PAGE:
Meinecke founded a Confraternity of Christian Mothers chapter at her parish, and also is active in 40 Days for Life and Right to Life of Southern Indiana.

“I’ve never been afraid to say I’m a single-issue voter for pro-life,” she said, “because everybody is a single-issue voter whether it is their pocketbook or something else.”

A native of St. Louis, Meinecke said she is honored to receive a pro-life award named for the late Archbishop O’Meara, who also was born in St. Louis.

“I was 13 when Roe vs. Wade was decided,” she said. “… My parents must have contributed to National Right to Life, and they always gave me the paper that organization published to read. I learned so much from it.”

She also posted an educational brochure in her bedroom titled “The Diary of An Unborn Child,” which explains the miraculous stages of fetal development.

“It must have been a powerful influence,” Meinecke said, “because I still remember many of the thoughts from it even now.”

She is grateful for her Catholic faith and education, and founded the confraternity chapter at St. Mary Parish to help other mothers grow in their lives of faith and raise holy families.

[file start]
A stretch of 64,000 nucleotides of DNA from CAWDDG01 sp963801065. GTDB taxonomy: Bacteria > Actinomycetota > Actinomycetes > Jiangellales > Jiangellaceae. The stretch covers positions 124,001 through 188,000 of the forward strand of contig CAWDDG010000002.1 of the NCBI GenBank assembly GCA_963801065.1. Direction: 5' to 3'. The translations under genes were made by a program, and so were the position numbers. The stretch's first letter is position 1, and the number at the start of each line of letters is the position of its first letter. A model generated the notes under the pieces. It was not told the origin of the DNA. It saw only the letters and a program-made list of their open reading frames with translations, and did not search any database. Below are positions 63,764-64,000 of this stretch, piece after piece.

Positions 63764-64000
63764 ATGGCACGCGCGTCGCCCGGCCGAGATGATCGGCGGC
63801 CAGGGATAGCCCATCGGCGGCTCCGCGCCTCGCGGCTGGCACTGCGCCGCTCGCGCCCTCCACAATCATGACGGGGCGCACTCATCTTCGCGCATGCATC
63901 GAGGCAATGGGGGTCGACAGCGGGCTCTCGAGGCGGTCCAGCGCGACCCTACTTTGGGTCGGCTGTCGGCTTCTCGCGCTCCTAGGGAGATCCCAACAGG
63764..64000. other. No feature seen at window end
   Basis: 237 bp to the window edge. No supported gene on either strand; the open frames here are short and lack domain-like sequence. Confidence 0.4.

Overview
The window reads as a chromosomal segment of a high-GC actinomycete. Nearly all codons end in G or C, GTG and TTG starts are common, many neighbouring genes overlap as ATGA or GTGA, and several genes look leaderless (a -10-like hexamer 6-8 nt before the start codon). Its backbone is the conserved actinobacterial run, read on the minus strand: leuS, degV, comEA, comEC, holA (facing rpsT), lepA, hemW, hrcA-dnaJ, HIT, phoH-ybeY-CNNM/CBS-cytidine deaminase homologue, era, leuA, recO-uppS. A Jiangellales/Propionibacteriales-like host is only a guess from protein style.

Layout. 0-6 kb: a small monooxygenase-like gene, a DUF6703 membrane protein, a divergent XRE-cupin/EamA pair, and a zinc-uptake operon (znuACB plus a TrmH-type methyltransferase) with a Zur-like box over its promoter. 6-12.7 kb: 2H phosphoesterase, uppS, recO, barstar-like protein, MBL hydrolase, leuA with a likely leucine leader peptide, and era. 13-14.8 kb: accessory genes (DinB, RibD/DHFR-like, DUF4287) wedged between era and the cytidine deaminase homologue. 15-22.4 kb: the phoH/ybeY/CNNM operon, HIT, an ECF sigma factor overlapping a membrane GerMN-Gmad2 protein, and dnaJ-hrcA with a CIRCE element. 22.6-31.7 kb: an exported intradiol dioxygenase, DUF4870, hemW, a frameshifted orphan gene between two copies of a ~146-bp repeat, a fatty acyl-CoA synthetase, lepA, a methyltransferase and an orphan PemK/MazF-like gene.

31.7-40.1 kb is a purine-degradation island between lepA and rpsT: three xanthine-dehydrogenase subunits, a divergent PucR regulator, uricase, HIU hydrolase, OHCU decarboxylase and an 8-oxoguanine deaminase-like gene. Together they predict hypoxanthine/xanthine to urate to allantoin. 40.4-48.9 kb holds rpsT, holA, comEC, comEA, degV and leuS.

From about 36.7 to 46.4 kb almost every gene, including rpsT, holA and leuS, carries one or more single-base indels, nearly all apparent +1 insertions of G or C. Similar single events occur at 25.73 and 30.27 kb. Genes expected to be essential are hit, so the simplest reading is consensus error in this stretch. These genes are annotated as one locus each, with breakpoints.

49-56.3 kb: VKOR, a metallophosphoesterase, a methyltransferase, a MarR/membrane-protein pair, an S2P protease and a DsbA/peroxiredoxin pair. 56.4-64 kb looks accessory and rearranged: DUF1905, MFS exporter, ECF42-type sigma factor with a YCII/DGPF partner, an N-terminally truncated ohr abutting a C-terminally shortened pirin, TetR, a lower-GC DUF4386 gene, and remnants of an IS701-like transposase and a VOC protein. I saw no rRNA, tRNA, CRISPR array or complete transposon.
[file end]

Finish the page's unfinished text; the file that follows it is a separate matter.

The confraternity’s mission, under the special patronage of Our Lady of Sorrows, is to foster “the Christian home education of children by truly Christian mothers.”

Meinecke said her faith has helped her to support her husband on his cancer journey.

Her favorite devotional prayers are the rosary and Seven Sorrows of Mary as revealed to St. Bridget.

“It is pretty do-able for a mom to say just the seven Hail Mary’s a day and reflect on the seven sorrows,” Meinecke said. “Also, the confraternity has a short ‘Mother’s Daily Prayer for her Children.’ ”

Volunteer to save lives

“Abortion is murder,” Victoria explains to teenagers, and people need to talk about that terrible reality.

“It’s so incredibly wrong,” she said. “I think when you put it that way then that really starts to put things in perspective for teenagers who don’t know a whole lot about abortion. When you explain what it is, … that makes them see what an injustice it truly is.”

At Bishop Chatard, Victoria is a cheerleader and retreat team member. She also helps organize and participate in the Teens for Life Forum, Pro-Life Week, Pro-Life Day of Solidarity and service projects to help the poor.

The daughter of St. Pius X parishioners Mark and Tracy Nondorf also walks in the annual March for Life in Washington, D.C., and enjoyed a mission trip to El Salvador.

Those school and parish events raise awareness about pro-life issues, Victoria said, and the day of silent solidarity is especially effective.

“You put a piece of red tape on your mouth or your shoulder,” she said, “and that is a symbol that we are standing in silence with those who do not have a voice.” †

 

(Related story: Respect Life Sunday Mass, Life Chain draw youths from across archdiocese)